What do dashed lines in a design patent mean?

What is the meaning of broken or dashed lines in a design patent?

While I’m not sure if you can call it a loophole, US design patents enable a particular option in the drawings that can potentially broaden protection. The use of dashed lines, or broken lines, in design patent drawings means that whatever is drawn in such lines is not claimed. In a US design patent, the claimed design comprises what is drawn in solid lines. This unique option of US design patent law gives applicants some flexibility to show certain parts of a product without claiming those parts. The dashed line feature also enables an applicant to show the environment or context surrounding the claimed design by illustrating, but not claiming, what is external.

How can dashed lines broaden design patent protection?

Dashed lines provide design patent owners with an argument that an accused product infringes even though certain parts of the product look different than what is shown in the design patent. Do the visual differences between the accused product and the patented design primarily consist of parts shown in broken lines in the design patent? Are the visual similarities between the accused product and the patented design primarily captured by what is shown in solid lines in the design patent?

Should you use broken lines and, if so, where?

By asking questions as to what competitors might change, a design patent applicant may consider showing certain components in broken lines in the design patent figures. For example, here are some helpful factors to consider:

  • Does the product have any functional features or structures that do not contribute to the unique design?
  • Should any external or internal borders be shown in dashed lines?
  • Are there any holes or openings that do not contribute to the unique design?
  • Does the product hold, support, or attach to any external structures that should be shown in broken lines?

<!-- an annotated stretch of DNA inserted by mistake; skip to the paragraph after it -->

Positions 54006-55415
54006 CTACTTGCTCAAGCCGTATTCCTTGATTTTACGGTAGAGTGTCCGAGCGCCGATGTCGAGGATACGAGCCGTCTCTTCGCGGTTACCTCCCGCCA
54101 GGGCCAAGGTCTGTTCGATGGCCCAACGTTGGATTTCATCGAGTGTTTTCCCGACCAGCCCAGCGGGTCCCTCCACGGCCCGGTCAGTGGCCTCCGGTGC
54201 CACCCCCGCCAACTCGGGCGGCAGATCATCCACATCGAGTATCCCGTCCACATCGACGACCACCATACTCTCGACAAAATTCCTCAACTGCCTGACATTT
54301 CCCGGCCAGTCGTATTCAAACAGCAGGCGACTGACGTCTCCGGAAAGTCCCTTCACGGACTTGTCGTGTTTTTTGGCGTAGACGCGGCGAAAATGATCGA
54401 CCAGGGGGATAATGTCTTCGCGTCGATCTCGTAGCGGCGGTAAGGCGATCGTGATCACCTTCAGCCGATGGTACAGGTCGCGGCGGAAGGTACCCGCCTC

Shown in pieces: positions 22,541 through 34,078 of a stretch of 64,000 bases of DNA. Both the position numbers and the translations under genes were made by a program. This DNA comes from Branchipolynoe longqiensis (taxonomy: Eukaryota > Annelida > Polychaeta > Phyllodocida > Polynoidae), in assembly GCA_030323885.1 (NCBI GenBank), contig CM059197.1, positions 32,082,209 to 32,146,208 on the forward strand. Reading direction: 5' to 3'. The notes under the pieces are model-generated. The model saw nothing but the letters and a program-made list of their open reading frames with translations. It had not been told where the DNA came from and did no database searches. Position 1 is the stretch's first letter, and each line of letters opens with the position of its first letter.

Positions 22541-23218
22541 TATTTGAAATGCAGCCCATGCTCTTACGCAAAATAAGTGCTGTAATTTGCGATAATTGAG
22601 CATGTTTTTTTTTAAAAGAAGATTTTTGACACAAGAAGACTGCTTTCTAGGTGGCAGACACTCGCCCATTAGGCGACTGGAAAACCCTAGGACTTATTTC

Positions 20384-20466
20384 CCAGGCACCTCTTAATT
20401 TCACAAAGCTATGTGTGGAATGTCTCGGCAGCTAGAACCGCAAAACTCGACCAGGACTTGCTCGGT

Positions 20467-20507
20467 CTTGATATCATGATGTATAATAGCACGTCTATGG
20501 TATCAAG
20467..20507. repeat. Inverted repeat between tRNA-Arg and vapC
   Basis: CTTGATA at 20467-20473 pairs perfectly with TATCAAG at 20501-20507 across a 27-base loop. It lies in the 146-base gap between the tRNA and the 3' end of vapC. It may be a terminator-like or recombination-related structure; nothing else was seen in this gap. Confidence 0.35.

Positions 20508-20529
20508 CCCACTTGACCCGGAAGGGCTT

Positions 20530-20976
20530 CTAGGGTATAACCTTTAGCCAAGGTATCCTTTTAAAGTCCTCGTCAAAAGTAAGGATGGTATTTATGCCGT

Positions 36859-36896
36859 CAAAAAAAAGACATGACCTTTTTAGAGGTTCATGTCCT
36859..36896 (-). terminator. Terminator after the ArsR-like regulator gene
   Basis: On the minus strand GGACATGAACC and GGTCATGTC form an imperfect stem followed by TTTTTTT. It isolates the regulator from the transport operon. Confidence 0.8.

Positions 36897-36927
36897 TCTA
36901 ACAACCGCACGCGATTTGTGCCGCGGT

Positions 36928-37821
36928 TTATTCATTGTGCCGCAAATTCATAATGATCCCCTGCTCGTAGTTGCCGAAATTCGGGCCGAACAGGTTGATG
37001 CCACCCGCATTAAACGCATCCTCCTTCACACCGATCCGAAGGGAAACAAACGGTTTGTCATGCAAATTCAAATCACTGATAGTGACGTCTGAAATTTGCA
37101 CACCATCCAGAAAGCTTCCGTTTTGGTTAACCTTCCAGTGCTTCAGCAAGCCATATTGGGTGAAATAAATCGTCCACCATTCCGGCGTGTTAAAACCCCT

• Would it make sense to reduce the clamed design to a certain component of an overall product or assembly?
  • Is the unique design a two-dimensional graphic artwork placed on a three-dimensional product or article (e.g., GUI)?
  • Is the unique design combined with other features or structures that are not invented by the inventor(s)?
  • Would it make sense to create a new fictional boundary (by using dashed-dot lines) that does not exist in the actual product?
  • Can the product be attached, connected or coupled to something else?

Can you use show environmental structure with broken lines?

Yes. If your product can be attached to, clipped on, hung from or otherwise connected to something else, it may help to illustrate that something else in broken lines. Keep in mind that a broken line statement regarding environmental structure should be included in the specification (see MPEP 1503.02).

What do broken lines in a design patent look like?

Here’s an example of design patent drawings containing broken lines to indicate that the 3-dimensional structure of the product is not being claimed:

design patent drawing with dashed lines

When should you not use dashed lines?

If a new US design patent application will claim priority to a foreign design application, consider whether the foreign priority application contains any dashed lines. Each foreign country has its own patent laws which may or may not allow for broken lines in design patents. Due consideration should be given to whether the introduction of broken lines in a US design patent application may affect the priority claim to a foreign priority application that omits broken lines.

Need to file a design patent application to cover only a part of your product?

Contact design patent attorney Vic Lin or call (949) 223-9623 to see how we can craft a design patent application that protects what matters.

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